The image of those hairy rodents climbing up the leg of someone's pant is now seared in my brain forever, running around squealing, even one getting split by an inmate using the work boot on their foot. The only thing missing to make it complete would have been the playing of Michael Jackson’s song, “Ben.”
Suzanne (over in Florida) just wants a friend, she just wants someone to go out in the yard with, get some fresh air, see the sky and clouds and the only one on the unit she knows is Frieda. Forget that, Frieda is not the warmest and fuzziest of individuals. Mischief night comes to Florida as we see Frieda’s cellmate being wheeled out of the cell on a stretcher with her body and face covered by a sheet.
Just so you know, when an inmate dies in their cell (yes I have been a witness to this on more than one occasion) the facility is required to leave the body there, the unit is placed on lockdown and all are required to remain in their cells while the outside authorities (police and medical examiner or coroner) come in and conduct an investigation of the ‘crime scene’ then the body is removed in a black body bag by the medical examiner.
Once this is done everyone is released from their cells and life on the housing unit continues as if nothing out of the ordinary happened. Suzanne seeing the dead body removed from Frieda’s cells seizes on the opportunity to suggest to Frieda that they become cellmates, well Frieda is having no part of this arrangement until hours later when Suzanne comes into her cell with this small bundle of shivs, well at least Frieda is sharp enough to realize a shiv and it’s usefulness, while Suzanne merely thinks of them has slats for a fence. Frieda is suddenly warming up to having Suzanne as a cellie - and those shivs might come in handy.
5 Things About Season 6 Episode 5 “Mischief Mischief”
Kind of a transition episode, not as much meat as many of the other episodes this season (and the stuff with the rats and cheese was, frankly, kind of silly).
5. The National Prisoner Strike
While we were busy watching the ladies at Litchfield decide who gets to continue with the premium cheese packing work...there was a real Prison Work Strike starting across the entire country.
Before I move on, let me mention that the notion that you would hire inmates to package cheese is totally ridiculous. Think about it, no matter how little you paid the women it would cost more, be less efficient, and able to handle less volume than a co-packing or packaging facility. If the writers literally wrote this only so they could make sense of their rat joke, that is kind of sad.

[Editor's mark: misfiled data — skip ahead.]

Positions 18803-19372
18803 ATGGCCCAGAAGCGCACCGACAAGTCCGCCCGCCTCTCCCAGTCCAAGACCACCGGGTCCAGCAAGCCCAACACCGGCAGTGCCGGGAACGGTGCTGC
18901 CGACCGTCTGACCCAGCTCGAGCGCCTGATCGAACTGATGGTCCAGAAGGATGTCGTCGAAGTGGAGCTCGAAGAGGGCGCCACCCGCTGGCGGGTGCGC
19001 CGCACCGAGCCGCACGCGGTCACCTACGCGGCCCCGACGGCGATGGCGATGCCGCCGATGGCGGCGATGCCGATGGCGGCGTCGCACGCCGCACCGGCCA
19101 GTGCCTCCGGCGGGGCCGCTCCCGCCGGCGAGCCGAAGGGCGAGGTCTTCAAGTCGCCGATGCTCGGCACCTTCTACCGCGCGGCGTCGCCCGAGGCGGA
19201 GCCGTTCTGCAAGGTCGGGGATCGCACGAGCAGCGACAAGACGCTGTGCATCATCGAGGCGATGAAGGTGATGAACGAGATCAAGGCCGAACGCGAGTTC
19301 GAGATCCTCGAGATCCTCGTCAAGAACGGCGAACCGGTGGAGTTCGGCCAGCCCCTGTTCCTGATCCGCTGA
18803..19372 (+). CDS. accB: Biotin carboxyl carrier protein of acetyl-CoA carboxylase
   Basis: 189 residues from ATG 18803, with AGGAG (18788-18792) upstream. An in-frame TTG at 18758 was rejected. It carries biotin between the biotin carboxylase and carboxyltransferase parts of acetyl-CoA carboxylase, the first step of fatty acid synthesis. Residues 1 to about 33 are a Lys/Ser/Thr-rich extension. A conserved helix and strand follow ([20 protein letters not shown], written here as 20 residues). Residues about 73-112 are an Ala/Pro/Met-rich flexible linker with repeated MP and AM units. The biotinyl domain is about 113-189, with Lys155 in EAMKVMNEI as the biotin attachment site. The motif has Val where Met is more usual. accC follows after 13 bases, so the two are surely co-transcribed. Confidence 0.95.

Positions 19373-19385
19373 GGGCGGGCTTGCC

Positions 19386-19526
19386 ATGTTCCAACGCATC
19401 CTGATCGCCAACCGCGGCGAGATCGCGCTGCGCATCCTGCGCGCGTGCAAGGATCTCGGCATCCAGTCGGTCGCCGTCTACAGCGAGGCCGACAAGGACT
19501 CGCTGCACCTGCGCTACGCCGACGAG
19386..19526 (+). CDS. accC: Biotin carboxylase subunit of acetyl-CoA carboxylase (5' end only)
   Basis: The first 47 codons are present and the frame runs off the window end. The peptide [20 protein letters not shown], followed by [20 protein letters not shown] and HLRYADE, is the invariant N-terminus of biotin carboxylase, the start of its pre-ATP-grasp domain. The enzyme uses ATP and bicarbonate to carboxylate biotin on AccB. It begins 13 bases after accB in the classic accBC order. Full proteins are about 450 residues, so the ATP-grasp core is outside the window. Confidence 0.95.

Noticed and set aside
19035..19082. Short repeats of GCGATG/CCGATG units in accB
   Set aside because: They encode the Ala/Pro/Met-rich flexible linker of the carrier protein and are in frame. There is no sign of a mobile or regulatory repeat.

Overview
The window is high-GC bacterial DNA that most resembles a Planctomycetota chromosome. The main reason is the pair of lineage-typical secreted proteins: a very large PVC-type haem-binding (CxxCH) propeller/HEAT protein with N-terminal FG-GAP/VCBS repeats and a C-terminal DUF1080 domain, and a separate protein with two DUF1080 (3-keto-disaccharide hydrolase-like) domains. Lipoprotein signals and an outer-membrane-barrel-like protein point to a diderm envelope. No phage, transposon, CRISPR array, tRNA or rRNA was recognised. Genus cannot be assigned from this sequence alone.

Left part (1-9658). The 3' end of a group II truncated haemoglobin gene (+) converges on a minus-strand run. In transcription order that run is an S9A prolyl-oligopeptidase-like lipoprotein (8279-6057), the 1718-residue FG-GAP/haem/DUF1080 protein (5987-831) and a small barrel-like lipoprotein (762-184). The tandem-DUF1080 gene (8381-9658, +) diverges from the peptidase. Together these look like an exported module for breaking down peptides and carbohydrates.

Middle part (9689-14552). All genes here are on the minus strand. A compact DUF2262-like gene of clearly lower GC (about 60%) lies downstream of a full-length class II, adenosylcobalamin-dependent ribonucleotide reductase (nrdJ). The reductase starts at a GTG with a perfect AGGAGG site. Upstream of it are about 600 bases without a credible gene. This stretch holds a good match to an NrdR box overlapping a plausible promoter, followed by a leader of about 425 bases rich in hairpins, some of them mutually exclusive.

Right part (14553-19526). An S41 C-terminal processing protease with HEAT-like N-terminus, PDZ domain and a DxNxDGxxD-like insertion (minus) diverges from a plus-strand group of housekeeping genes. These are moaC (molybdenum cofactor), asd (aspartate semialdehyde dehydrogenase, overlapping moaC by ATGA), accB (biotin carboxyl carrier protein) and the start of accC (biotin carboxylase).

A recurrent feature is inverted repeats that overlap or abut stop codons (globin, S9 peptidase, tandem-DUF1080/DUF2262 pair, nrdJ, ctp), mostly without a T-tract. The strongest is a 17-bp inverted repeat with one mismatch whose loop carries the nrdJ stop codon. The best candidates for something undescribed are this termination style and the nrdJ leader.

Anyway, on August 21st, real prisoners across 17 states began the National Prison Strike. If you have been reading these recaps for a long time, you already know that these stories rose out of the response to the Lee Riot in South Carolina and that I am a strong supporter of this strike.
While I have been happy with the large amount of national coverage, much of it has been pretty shallow. While it is true that the strike is about human rights and ending slavery (forced work for no pay) in prisons...There are actually TEN important demands. If you are wondering, yes there are things that you can do to help.
In more closely related news, the real life Piper (Kerman) was at an event this week that got broken up by activists who were demonstrating in support of the National Prison Strike. If you didn’t know, the real life Piper works at a prison in Ohio educating inmates now and frequently does speaking tours pushing for criminal justice reform. We chatted about the incident a bit last night on Twitter:
I wasn't aware that people left - it was a bit chaotic, as appropriate for a protest— Piper Kerman (@Piper) August 25, 2018
4. With A Foot In My Face
Should we take a second to celebrate the end of the Donuts + Doggett?
I guess it is not impossible to understand why she was drawn to him (she had been abused and abusive relationships most of her life) but it was painful to watch and not particularly helpful that she took so long to come to her senses.